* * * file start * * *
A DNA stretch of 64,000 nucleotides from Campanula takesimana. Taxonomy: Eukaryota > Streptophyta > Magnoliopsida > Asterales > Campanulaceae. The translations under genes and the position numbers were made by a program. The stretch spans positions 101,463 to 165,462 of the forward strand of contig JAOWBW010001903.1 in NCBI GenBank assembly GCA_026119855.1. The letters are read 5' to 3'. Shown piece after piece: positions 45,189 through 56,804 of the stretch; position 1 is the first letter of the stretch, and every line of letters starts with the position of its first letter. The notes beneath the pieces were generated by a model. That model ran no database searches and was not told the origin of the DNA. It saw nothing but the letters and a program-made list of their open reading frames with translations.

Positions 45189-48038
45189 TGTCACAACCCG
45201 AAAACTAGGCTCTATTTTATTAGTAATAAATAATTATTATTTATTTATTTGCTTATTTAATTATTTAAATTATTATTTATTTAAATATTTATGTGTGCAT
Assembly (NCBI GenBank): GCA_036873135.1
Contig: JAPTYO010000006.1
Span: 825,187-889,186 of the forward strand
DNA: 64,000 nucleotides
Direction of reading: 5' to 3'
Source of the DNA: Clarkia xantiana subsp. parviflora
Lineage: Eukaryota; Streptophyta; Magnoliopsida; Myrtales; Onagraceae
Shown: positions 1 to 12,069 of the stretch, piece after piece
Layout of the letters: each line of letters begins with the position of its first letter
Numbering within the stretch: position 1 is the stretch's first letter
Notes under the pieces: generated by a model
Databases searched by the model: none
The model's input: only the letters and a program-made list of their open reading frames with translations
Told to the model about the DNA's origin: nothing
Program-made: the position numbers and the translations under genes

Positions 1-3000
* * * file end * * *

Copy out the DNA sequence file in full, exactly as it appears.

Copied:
A DNA stretch of 64,000 nucleotides from Campanula takesimana. Taxonomy: Eukaryota > Streptophyta > Magnoliopsida > Asterales > Campanulaceae. The translations under genes and the position numbers were made by a program. The stretch spans positions 101,463 to 165,462 of the forward strand of contig JAOWBW010001903.1 in NCBI GenBank assembly GCA_026119855.1. The letters are read 5' to 3'. Shown piece after piece: positions 45,189 through 56,804 of the stretch; position 1 is the first letter of the stretch, and every line of letters starts with the position of its first letter. The notes beneath the pieces were generated by a model. That model ran no database searches and was not told the origin of the DNA. It saw nothing but the letters and a program-made list of their open reading frames with translations.

Positions 45189-48038
45189 TGTCACAACCCG
45201 AAAACTAGGCTCTATTTTATTAGTAATAAATAATTATTATTTATTTATTTGCTTATTTAATTATTTAAATTATTATTTATTTAAATATTTATGTGTGCAT
Assembly (NCBI GenBank): GCA_036873135.1
Contig: JAPTYO010000006.1
Span: 825,187-889,186 of the forward strand
DNA: 64,000 nucleotides
Direction of reading: 5' to 3'
Source of the DNA: Clarkia xantiana subsp. parviflora
Lineage: Eukaryota; Streptophyta; Magnoliopsida; Myrtales; Onagraceae
Shown: positions 1 to 12,069 of the stretch, piece after piece
Layout of the letters: each line of letters begins with the position of its first letter
Numbering within the stretch: position 1 is the stretch's first letter
Notes under the pieces: generated by a model
Databases searched by the model: none
The model's input: only the letters and a program-made list of their open reading frames with translations
Told to the model about the DNA's origin: nothing
Program-made: the position numbers and the translations under genes

Positions 1-3000